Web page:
Naturally, this begs the question: What is the optimal word count for a press release?

It is commonly recommended to opt for 300-400 words. Going beyond the 500-word limit will probably dilute the text and make it less impactful and dense, which is slightly problematic if you’re a beginner and you want to make sure that your press release will be noticed.

7. Ditch the jargon

Technical or professional jargon isn’t bad in itself. However, it is problematic when used in a text directed toward an audience that hasn’t specialized in your niche. Using advanced terminology doesn’t automatically translate to bad writing, as many critics assume. However, by doing this, you assume that your reader is as well-versed in a particular field as well as you are. You also risk alienating the reader if it turns out that they actually aren’t well-versed in this field.

Always choose to go with plain and simple English. This will prevent you from alienating a considerable portion of your readers.

8. Build a strong opening

PR copy needs to engage readers, to some extent – this is one of its essential functions. You need to grab a reader’s attention so that they are compelled to read the entire thing. In order to have a strong opening, you need to be brief and appeal to the reader’s emotions (don’t go overboard).

Similarly, your text needs to suggest that by reading it, your reader will gain value from it. It’s crucial to provide your readers with sufficient insight into the topic and the events you’re about to cover. This way, they can immediately feel initiated into the topic at hand.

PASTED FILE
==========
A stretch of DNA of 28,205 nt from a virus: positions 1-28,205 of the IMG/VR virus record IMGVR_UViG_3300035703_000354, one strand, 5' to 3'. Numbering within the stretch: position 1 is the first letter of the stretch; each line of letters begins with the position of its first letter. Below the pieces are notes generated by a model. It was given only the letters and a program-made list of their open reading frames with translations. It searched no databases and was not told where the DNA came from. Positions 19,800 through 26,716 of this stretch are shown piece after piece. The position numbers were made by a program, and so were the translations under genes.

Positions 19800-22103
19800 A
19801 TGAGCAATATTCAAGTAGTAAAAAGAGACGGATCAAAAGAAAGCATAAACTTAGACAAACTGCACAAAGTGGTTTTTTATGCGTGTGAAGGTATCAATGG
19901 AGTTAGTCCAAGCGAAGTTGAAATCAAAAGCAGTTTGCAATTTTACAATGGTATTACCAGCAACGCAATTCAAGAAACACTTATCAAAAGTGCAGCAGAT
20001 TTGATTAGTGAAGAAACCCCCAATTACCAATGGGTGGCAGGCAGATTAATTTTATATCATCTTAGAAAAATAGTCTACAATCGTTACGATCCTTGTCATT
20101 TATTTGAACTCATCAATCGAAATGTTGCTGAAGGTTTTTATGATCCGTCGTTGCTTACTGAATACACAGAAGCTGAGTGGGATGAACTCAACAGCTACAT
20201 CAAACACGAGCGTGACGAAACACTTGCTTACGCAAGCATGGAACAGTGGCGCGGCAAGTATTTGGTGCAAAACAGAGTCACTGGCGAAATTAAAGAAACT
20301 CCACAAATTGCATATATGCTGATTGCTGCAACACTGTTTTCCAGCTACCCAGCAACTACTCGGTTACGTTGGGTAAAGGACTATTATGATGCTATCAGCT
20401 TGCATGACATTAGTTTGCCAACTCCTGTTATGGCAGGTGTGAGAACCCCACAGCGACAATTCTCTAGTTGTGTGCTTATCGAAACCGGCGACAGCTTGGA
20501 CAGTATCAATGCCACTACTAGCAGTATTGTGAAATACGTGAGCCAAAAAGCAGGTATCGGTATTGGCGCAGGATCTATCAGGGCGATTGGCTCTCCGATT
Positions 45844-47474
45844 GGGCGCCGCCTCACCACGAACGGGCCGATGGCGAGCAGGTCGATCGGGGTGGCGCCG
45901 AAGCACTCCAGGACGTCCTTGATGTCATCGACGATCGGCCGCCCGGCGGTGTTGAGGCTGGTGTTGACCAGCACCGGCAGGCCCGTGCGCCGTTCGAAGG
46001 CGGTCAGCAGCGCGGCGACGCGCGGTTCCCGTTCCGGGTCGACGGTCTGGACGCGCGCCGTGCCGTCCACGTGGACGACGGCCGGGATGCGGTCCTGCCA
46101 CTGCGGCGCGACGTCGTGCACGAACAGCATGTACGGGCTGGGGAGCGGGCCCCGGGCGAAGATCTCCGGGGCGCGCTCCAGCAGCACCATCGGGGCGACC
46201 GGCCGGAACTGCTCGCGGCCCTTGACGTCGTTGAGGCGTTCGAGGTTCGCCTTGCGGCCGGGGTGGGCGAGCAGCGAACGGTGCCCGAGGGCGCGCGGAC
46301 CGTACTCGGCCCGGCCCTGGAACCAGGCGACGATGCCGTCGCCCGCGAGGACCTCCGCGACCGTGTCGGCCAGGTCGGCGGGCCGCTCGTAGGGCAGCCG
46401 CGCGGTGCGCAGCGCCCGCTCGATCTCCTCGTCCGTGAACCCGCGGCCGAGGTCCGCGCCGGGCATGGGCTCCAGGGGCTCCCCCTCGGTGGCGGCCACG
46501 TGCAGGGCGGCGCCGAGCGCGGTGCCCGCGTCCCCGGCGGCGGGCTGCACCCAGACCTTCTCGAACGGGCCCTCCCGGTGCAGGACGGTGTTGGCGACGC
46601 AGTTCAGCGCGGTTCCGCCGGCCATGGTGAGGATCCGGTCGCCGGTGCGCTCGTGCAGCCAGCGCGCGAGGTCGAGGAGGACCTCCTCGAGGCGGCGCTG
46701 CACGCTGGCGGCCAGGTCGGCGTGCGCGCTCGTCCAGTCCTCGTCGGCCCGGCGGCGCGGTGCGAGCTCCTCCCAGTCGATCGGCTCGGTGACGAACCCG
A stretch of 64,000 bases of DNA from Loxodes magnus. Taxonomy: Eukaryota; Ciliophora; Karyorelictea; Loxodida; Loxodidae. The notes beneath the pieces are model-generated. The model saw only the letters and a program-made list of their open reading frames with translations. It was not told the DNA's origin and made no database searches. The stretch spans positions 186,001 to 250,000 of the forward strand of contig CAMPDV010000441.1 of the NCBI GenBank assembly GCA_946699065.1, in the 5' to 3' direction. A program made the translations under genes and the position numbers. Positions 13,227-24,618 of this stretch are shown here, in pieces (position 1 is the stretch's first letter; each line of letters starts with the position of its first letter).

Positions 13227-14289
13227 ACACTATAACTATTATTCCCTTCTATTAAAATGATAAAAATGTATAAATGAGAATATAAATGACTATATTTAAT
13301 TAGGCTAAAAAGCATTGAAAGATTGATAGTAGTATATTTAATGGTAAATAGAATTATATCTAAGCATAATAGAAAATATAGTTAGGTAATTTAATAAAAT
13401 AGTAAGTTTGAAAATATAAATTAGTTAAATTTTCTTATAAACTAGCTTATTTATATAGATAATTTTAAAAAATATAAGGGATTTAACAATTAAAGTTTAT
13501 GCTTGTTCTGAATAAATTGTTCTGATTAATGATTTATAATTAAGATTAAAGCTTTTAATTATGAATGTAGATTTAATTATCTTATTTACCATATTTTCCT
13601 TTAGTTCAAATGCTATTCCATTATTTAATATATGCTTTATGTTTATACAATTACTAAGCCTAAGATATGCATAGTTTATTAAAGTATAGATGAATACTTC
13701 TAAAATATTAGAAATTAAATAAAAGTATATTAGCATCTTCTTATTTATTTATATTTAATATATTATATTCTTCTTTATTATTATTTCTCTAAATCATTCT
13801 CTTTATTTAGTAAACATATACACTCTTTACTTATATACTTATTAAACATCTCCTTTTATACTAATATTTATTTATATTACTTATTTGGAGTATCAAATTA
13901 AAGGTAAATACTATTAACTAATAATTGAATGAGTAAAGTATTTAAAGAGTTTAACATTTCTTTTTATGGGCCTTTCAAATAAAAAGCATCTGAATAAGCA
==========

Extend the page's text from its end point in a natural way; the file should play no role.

A great way to do this is to apply the “5 Ws” principle so commonly used in journalism. It stands for “who, what, where, when, and why,” and it allows you to place your reader in the right informational field and set the tone for the text they’re about to go through.

9. Keep an eye on readability

Readability is a requirement for an engaging piece. People won’t waste energy reading a text that isn’t visually adapted to the current standards. Nowadays, the most common way of measuring readability is the Flesch-Kincaid Score.

To ensure that your text scores high on the Flesch-Kincaid scale, follow these recommendations:

  • Keep your sentences under 25 words.
  • Keep your paragraphs short as well. Large chunks of text will often dissuade people from reading. Keep them at 3-4 lines to make them less intimidating.
  • Use transition words like “however,” “nevertheless,” “furthermore,” and others. This ensures that your text will be more cohesive.
  • Avoid passive voice if you can. 
  • Avoid writing complex phrases and use a rephrasing tool to replace difficult words with easier synonyms. This will make your content less complex and easy to read for people.

10. Fact-check everything

Whatever claims you make — you need to back them up with evidence. Baseless claims are a faux pas when it comes to PR writing and journalism. Always support your writing with facts.

The reason why fact-checking is especially important in this day in age is the sheer amount of fake news and misinformation that is being spread by journalists both willingly and unwillingly. The issue of fake news has never been more acute in Western media than it is today. This in itself should dissuade you from contributing to fake news.


We hope you found these tips useful. By applying these principles on a regular basis, you’ll be able to continually improve your PR writing skills. Good luck!

Author Bio:

Lori Jones is a passionate journalist, dedicated to travelling and teaching people to lead a better life. She’s curious about a host of topics ranging from marketing to SEO writing. Lori is currently an editor for Studicus.